Matthew Pratt

Matthew Pratt – Self Portrait, c. 1764

Matthew Pratt (September 23, 1734 – January 9, 1805) was an American "Colonial Era" artist famous for his portraits of American men and women. He was born in Philadelphia, Province of Pennsylvania to goldsmith Henry Pratt, (1708–1748) and Rebecca Claypoole, (1711–1762) (sister of James Claypoole Sr.), he was the second of eight children born to the Pratts.[1]

ApprenticeshipEdit

He was apprenticed to his uncle, artist James Claypoole (a limner and painter) from 1745 to 1755. From his uncle he learned different aspects of portrait painting (including business acumen).[2] In 1764 he escorted his cousin, Betsey Shewell to England for her marriage to the American "expatriate" artist Benjamin West. West was gaining a distinguished reputation in England. Pratt stayed on in England for two and a half years as a pupil and colleague to West. It was during this time that he painted one of his best known works "The American School".

Back in AmericaEdit

In March 1768 he returned to America. Charles Willson Peale stated that at that time Matthew Pratt had a full-length portrait of John Dickinson and a considerable number of other works in progress. It was there that he met John Singleton Copley.[3]

Marriage and childrenEdit

In 1760 he married Elizabeth Moore, (May 4, 1739 – July 7, 1777).[3][4] Their children were:

  • Henry Charles Pratt (May 14, 1761 – 1838);
  • Charles Pratt, (September 10, 1763 – August 27, 1764);[5]
  • Charles Pratt, (February 18, 1769 – August 13, 1770);[5]
  • Mary Pratt, (July 20, 1771-?);[6]
  • Thomas Phyle Pratt, (October 1, 1773 – April 12, 1869); and,[7]
  • Elizabeth "Eliza" (née Pratt) Kugler, (August 2, 1776-?).

Later lifeEdit

Pratt announced that he was recently returned from England and Ireland and also New York. [3][8] He died in Philadelphia, Pennsylvania on January 9, 1805, and is buried in Christ Church Burial Ground. (An old historic burial ground established in 1695)[9]

Oil paintings – portraitsEdit

 
Hannah Stockton Boudinot (1736–1808), by Matthew Pratt
 
William Henry Cavendish-Bentinck, 3rd Duke of Portland
 
Thomas Paine by Matthew Pratt

Miniature portraitsEdit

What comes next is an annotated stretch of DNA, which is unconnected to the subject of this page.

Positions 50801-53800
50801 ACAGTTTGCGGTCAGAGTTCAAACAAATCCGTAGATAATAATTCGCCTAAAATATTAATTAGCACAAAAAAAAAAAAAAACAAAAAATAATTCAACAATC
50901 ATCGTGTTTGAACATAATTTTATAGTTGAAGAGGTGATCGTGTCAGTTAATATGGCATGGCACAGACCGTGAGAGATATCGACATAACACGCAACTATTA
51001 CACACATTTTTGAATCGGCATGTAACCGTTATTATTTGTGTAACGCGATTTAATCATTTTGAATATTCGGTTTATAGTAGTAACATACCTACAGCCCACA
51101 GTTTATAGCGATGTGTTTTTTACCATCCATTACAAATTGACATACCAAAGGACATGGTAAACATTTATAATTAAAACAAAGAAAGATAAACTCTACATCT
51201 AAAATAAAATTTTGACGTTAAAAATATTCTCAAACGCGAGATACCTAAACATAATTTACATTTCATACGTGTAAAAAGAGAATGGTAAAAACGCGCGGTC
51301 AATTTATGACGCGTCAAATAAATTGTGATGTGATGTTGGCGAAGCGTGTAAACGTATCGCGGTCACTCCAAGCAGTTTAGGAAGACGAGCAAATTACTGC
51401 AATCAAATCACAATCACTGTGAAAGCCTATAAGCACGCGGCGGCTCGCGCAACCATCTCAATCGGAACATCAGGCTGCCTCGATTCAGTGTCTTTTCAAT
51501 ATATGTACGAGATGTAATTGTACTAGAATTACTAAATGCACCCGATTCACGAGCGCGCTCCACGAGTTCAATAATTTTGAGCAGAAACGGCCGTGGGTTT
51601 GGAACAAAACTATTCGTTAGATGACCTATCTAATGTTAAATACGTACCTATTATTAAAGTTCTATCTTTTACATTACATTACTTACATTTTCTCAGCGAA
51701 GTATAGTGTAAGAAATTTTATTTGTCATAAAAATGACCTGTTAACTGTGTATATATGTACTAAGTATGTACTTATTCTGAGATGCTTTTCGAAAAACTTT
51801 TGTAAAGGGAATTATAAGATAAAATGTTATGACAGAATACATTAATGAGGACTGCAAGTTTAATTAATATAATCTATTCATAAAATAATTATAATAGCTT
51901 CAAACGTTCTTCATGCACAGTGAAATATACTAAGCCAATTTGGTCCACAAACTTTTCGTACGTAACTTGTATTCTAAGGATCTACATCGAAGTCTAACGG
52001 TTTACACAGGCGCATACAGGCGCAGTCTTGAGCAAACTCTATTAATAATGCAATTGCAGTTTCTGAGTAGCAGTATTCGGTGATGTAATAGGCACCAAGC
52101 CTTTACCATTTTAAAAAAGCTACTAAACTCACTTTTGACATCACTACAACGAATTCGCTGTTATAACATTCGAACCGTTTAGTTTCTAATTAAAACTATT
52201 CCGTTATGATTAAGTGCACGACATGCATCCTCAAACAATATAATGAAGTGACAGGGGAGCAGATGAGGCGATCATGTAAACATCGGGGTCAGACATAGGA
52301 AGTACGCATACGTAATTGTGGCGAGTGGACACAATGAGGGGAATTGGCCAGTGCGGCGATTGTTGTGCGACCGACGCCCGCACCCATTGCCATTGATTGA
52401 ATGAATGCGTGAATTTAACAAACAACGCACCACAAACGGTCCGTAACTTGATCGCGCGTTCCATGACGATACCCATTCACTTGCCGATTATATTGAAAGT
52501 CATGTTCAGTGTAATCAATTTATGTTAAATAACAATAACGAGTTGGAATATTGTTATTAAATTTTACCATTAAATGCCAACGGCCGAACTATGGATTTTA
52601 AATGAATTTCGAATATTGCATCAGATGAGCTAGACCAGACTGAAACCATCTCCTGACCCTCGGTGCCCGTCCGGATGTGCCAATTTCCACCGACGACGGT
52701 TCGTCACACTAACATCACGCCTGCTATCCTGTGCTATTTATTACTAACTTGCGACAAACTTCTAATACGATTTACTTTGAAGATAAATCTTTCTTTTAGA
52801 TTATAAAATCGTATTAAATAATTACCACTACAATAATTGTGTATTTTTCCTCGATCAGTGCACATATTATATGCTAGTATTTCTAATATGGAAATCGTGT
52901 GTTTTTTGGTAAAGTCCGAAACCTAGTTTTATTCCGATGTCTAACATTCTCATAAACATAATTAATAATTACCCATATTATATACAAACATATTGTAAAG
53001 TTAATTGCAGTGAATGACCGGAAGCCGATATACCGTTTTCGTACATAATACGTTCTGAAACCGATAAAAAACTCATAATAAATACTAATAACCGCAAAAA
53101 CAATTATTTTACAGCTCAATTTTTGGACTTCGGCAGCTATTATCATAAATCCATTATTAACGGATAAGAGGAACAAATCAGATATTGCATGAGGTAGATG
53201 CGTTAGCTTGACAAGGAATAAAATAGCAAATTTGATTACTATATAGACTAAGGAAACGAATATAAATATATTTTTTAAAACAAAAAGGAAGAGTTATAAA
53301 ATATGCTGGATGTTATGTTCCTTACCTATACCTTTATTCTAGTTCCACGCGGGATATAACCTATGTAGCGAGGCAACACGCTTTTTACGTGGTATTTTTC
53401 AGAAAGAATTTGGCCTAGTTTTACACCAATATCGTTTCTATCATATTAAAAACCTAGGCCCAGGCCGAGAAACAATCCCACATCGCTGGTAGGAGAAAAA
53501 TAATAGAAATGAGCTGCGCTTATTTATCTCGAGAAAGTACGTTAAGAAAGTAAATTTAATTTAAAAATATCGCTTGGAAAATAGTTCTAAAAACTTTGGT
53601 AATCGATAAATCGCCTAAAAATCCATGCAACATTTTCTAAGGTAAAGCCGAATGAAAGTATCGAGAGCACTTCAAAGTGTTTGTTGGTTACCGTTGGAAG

• T. Matthew Pratt (1790) watercolor on ivory 2 9/16" x 2 1/16" at the Metropolitan Museum of Art
  • Mrs. William Williamson (née Elizabeth Ann Timothy) (1775) watercolor and gouache on ivory 1 7/16" x 1 3/16" at the Metropolitan Museum of Art
  • Mrs. Clark (1770) watercolor on ivory 1 5/8" x 1 5/16" at the Metropolitan Museum of Art

Museums and public galleriesEdit

The following galleries have works by Matthew Pratt:

ReferencesEdit

  1. ^ "Laura-Stump - User Trees - Genealogy.com". familytreemaker.genealogy.com. Retrieved 17 August 2017.
  2. ^ "Matthew Pratt, born 23 Sep 1734, died 9 Jan 1805". freepages.genealogy.rootsweb.ancestry.com. Retrieved 17 August 2017.
  3. ^ a b c "National Gallery of Art". Archived from the original on 12 May 2009. Retrieved 17 August 2017.
  4. ^ "Lemonhill History". Archived from the original on 8 January 2017. Retrieved 17 August 2017.
  5. ^ a b "Christ Church Burial Records". Archived from the original on 14 April 2013. Retrieved 17 August 2017.
  6. ^ "Christ Church Records". Archived from the original on 14 April 2013. Retrieved 17 August 2017.
  7. ^ "Thomas Phyle Pratt (1773 - 1869) - Find A Grave Memorial". www.findagrave.com. Retrieved 17 August 2017.
  8. ^ "Women in American history". Retrieved 17 August 2017.
  9. ^ "Matthew Pratt (1734 - 1805) - Find A Grave Memorial". www.findagrave.com. Retrieved 17 August 2017.
  10. ^ "William Bryant - Collections Search Center, Smithsonian Institution". collections.si.edu. Retrieved 17 August 2017.